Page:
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Say what you mean and mean what you say: A negotiation specialist on how to communicate more effectively

Three keys for clarity and revamping your vernacular

March 05, 2018

(Credit: iStock/Getty Images)

We've heard it time and time again, communication is key. And although the words we use carry a lot of weight, we're all a little guilty of overusing some of them or not quite articulating as clearly as intended. To make things more complicated, popular communication theory says that only 7% of our message is conveyed from the words we choose! It also says that 38% comes from the tone and a whopping 55% of your messaging is conveyed by body language. But if you don't have the luxury of body language (hello everyday life, social media and email!) then you need to be especially careful about the words you're using. Because so much communication is digital nowadays, it's a skill we could all work on. So to help us take our vernacular up a notch, negotiation specialist Fotini Iconomopoulos stopped by The Goods to explain what words deserve a rest, how to revamp emails and how to get our point across more effectively by simply watching what we say.

Don't be afraid to assert yourself


Fotini says that word choice can even impact credibility, and might make your boss think you aren't as confident as you might actually be. The good news is that it is possible to change, you just need to learn to be aware. Specific types of words can cast doubt and take away from your message whether it's in an email, text or during face-to-face conversation.

For Fotini, the answer lies in making declarative statements. Many of us may shy away from them because we don't want to be seen as too assertive or aggressive and opt for statements like "I think" or "I believe instead." But Fotini pointed out that these words can sound uncertain and too subjective. Try out "It seems that..." instead. That will help make your statement sound more objective. Common culprits such as "just" and "maybe" can make it seem like you need to justify why someone should give you attention. These are words that give up power and take away from your authority and can even impact how people perceive your confidence and credibility in some situations. These phrases are so frequently used, it may be hard to see their impact right away. But swapping them out for more declarative words will make your communication more succinct – and help to better convey that confidence of yours!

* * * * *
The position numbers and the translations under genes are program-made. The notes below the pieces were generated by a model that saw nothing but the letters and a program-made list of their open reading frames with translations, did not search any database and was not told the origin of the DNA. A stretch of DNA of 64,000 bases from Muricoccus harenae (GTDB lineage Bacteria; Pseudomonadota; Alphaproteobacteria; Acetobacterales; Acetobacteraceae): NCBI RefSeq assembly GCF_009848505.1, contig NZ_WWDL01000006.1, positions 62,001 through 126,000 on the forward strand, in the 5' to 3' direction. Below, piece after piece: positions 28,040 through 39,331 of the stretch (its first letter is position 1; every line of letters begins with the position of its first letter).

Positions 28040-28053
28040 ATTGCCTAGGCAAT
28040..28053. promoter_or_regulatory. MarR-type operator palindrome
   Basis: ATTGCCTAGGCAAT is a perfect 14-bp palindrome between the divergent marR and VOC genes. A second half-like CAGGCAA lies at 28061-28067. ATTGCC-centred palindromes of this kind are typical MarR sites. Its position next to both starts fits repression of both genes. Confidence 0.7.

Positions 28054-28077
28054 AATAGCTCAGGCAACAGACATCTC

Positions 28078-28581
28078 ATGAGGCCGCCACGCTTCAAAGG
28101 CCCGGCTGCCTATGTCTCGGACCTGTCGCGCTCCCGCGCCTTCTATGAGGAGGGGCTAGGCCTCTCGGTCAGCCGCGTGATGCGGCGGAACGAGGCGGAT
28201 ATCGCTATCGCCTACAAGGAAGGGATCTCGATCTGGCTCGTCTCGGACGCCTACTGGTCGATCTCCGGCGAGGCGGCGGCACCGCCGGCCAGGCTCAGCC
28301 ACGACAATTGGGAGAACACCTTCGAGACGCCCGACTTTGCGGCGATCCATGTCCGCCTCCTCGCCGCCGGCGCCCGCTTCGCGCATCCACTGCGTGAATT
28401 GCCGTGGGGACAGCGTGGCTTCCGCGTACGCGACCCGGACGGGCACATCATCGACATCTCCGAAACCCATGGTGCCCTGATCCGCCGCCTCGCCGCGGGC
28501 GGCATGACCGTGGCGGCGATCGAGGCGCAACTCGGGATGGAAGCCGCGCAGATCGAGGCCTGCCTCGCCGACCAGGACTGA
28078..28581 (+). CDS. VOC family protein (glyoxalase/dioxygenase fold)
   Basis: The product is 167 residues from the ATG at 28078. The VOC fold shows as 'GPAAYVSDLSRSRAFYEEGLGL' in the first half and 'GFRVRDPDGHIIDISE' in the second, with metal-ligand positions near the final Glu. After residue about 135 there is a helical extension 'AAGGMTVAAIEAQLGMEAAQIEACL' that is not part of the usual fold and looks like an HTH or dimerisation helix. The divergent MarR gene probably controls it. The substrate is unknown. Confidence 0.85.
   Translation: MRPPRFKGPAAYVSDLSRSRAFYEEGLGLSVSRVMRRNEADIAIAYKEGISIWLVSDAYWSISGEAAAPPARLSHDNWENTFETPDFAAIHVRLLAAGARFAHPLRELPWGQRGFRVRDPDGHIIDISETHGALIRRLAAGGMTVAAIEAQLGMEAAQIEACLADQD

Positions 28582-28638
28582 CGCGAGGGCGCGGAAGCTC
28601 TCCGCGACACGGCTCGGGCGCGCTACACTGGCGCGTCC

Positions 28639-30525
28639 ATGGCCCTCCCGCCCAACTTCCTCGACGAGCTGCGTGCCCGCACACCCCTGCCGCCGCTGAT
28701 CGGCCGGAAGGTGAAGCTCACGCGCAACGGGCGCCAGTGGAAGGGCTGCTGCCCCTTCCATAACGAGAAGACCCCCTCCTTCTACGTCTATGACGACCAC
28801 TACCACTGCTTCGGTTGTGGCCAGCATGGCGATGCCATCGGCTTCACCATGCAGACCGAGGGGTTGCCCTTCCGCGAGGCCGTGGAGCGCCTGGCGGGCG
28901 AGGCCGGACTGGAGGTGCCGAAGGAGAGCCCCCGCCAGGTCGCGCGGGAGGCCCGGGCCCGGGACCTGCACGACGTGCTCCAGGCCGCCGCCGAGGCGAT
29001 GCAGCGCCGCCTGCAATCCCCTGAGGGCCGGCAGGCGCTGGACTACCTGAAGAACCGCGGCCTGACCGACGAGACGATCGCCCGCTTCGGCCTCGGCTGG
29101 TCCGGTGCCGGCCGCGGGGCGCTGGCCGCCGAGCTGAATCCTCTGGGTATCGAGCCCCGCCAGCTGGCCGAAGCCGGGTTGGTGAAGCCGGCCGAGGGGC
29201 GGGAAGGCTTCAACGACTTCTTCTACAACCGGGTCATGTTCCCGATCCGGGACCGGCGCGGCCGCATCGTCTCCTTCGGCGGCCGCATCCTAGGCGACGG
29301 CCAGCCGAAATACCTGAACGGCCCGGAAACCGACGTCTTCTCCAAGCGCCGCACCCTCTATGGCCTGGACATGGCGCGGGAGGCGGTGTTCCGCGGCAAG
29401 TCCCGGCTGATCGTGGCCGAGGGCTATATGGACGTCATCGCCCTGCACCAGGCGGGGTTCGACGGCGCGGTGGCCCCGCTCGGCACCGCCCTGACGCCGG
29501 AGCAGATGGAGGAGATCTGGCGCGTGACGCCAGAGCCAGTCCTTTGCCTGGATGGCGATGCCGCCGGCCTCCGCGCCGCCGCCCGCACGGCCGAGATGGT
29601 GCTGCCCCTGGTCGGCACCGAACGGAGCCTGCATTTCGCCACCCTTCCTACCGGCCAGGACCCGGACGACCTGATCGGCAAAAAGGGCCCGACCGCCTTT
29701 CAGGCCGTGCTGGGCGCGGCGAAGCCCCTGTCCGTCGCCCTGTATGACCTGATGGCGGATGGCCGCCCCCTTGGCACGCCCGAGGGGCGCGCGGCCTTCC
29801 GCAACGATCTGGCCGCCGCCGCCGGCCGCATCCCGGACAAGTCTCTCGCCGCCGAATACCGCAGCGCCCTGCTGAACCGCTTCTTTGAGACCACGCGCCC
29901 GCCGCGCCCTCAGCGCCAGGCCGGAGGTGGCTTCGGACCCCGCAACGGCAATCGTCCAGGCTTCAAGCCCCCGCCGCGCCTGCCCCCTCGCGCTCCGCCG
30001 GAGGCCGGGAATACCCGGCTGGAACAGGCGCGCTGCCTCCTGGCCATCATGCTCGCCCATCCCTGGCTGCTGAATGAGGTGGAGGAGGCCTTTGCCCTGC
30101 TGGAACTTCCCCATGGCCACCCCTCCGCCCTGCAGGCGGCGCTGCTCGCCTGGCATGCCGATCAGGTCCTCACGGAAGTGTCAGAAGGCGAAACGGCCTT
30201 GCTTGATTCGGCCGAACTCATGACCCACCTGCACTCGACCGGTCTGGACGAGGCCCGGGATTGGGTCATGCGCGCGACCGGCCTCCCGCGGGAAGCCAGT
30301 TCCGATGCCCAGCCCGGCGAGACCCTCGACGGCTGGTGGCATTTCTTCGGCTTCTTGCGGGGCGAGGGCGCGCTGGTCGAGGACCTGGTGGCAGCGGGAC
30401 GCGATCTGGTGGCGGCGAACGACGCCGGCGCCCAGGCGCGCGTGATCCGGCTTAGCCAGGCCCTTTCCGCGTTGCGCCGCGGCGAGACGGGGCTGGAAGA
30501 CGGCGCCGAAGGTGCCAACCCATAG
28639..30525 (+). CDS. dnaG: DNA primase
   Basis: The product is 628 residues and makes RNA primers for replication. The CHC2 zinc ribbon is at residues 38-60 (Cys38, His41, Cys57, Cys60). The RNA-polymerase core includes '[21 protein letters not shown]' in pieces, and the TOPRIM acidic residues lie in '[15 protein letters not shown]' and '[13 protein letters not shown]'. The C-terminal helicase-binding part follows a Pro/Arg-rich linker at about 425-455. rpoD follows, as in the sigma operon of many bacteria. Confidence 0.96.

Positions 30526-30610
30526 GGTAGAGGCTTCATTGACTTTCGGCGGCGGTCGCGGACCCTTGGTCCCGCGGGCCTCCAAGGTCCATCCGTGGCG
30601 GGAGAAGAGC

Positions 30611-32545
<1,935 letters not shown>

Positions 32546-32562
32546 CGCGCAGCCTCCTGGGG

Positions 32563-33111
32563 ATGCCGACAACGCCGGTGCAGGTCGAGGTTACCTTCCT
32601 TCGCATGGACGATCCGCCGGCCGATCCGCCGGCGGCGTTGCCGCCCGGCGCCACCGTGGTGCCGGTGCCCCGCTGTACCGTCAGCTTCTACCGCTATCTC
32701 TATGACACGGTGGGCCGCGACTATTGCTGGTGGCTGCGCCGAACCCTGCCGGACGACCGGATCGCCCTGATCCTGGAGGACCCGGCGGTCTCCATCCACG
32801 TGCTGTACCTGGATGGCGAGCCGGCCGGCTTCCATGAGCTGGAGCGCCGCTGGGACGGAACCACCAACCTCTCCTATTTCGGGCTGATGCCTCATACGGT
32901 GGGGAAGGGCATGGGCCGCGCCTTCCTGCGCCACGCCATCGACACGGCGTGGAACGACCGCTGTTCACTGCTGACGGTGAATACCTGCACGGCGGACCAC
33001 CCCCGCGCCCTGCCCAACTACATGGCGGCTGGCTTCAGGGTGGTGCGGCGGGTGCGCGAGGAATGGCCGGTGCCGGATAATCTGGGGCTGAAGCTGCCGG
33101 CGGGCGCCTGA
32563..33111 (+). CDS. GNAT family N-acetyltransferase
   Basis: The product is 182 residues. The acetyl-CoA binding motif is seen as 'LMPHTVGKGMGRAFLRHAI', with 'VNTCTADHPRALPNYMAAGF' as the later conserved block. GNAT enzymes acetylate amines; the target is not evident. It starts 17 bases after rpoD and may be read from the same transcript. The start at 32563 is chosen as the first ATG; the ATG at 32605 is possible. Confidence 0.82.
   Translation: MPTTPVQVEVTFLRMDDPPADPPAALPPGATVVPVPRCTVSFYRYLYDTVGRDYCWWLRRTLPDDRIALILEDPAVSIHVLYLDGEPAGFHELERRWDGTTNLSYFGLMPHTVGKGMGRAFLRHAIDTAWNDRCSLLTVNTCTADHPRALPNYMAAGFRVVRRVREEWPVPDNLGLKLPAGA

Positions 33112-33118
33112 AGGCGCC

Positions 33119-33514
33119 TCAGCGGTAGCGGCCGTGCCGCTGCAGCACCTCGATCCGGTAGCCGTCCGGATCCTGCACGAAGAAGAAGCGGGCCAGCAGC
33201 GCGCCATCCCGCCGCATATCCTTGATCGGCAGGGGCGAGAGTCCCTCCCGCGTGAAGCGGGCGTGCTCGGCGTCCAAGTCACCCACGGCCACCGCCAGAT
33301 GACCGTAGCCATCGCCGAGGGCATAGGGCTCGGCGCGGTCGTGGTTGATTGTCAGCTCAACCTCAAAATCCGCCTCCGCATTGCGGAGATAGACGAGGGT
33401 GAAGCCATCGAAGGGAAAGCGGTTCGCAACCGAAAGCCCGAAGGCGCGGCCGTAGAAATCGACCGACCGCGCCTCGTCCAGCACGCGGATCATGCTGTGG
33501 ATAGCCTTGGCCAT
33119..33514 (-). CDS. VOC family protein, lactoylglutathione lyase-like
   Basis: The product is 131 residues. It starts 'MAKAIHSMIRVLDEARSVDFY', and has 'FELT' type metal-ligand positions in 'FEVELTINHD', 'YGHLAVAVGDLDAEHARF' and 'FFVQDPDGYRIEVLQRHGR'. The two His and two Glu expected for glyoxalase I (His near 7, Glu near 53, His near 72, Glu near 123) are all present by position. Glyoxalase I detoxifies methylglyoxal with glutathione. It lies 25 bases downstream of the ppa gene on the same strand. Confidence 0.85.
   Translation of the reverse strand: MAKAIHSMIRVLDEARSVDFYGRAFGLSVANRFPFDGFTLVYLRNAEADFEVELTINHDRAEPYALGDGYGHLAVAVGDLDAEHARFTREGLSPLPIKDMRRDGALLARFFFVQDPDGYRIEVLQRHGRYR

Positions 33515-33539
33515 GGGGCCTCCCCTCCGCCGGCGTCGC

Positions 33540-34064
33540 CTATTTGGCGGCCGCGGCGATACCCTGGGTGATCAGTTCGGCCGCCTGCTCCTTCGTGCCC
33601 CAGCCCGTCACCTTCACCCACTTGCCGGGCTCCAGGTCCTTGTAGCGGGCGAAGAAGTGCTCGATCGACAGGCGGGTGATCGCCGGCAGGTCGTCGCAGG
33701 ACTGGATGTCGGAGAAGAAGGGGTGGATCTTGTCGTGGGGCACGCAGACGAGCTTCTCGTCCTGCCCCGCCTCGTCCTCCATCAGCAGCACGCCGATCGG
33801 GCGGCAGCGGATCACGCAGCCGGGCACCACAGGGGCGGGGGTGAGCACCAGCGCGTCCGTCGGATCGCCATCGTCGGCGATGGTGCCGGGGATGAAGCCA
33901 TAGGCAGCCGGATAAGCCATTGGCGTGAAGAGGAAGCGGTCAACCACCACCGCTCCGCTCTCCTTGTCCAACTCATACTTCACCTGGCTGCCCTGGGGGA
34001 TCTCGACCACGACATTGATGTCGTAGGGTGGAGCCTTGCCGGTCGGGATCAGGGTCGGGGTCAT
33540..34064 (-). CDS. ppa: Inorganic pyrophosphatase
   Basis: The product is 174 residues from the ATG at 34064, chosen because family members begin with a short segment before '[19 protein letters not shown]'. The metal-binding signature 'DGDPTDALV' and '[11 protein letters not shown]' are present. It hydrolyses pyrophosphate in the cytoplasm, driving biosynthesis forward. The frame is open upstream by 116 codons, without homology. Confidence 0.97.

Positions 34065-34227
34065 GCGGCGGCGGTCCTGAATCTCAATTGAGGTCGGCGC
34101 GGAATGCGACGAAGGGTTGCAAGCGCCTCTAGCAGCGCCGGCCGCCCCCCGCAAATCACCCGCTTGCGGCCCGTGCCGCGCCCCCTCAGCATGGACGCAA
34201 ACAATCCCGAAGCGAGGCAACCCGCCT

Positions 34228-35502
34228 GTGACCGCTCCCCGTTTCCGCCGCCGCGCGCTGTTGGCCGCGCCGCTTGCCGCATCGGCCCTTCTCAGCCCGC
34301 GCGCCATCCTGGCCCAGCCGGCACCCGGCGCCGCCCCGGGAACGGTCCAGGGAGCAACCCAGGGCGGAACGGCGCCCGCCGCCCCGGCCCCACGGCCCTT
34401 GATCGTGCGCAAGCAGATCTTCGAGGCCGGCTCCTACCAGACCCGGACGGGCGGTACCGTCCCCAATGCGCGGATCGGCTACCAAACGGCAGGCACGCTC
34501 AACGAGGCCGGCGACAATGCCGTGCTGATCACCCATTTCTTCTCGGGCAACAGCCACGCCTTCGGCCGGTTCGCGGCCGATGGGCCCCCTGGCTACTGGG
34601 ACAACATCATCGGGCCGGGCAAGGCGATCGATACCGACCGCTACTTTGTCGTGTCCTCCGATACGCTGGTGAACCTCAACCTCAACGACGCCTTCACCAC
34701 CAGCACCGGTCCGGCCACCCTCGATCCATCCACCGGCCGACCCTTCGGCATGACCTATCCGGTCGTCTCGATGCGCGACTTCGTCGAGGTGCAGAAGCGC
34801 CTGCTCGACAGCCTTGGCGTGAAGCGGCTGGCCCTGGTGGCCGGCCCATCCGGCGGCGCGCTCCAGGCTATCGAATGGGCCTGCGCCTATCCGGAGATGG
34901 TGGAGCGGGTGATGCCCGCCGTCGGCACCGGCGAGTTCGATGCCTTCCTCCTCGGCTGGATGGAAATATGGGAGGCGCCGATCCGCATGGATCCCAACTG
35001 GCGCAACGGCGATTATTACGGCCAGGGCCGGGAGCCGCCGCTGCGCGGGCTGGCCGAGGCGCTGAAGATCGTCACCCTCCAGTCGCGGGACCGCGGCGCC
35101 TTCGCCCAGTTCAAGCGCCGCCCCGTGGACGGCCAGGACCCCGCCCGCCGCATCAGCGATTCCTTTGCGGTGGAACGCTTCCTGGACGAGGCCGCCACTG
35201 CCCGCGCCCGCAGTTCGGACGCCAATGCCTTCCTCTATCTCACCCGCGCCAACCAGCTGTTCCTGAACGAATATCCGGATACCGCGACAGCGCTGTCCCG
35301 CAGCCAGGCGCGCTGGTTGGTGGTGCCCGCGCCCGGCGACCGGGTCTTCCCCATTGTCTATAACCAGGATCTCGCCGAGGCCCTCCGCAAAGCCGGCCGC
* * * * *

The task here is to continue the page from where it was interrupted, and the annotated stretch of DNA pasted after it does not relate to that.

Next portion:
Take time to proofread those emails

Conveying tone over email can be a bit of a communication nightmare in a world where things are increasingly digital, and we aren't always present to make sure our message is delivered correctly. Fotini recommends taking a moment to proofread an email for gratuitous words before you hit send. The emails shown above are an excellent example of a before and after email makeover. Fotini removed some of those extra words we might use when we're nervous. She also removed the word "just" and included a call to action, so instead of waiting for the other person to respond to the message and then set a time, the person is asked in the initial message, speeding up the process.

Edit your vocabulary

There are some popular words that have snuck into almost everyone's vocabulary these days that aren't actually helping us out. These words pictured above appear more in conversation than in written form but can really muddle our message when we're trying to get our point across. We know it can be really hard to stop using them, though! Fotini suggests that you practice speaking more clearly and directly by speaking with friends the same way you would in the boardroom. This is because it's much easier to train yourself to speak well in both environments than it is to go back and forth. As with all communication, awareness is key, so ask your friends to tell you when you've used one of the unnecessary words  and you could even make a game of it. She also recommends recording yourself on your phone, which can help you work toward creating that awareness and you'll be able to press the mental "pause" button instead of the "like" button. And if you (like many of us) find yourself saying "like" a lot, try quietly pausing instead.

Here's a challenge from Fotini: spend the next week or two paying more attention to the words and sayings that she said to avoid. Make a conscious effort to proof your emails for clearer communication and you'll be surprised by how effective your action-based words may be. There is no downside to sounding more credible, no matter what your environment looks like at home or at work. Clearer communication is a bit of a linguistic art, and it's a skill worth honing!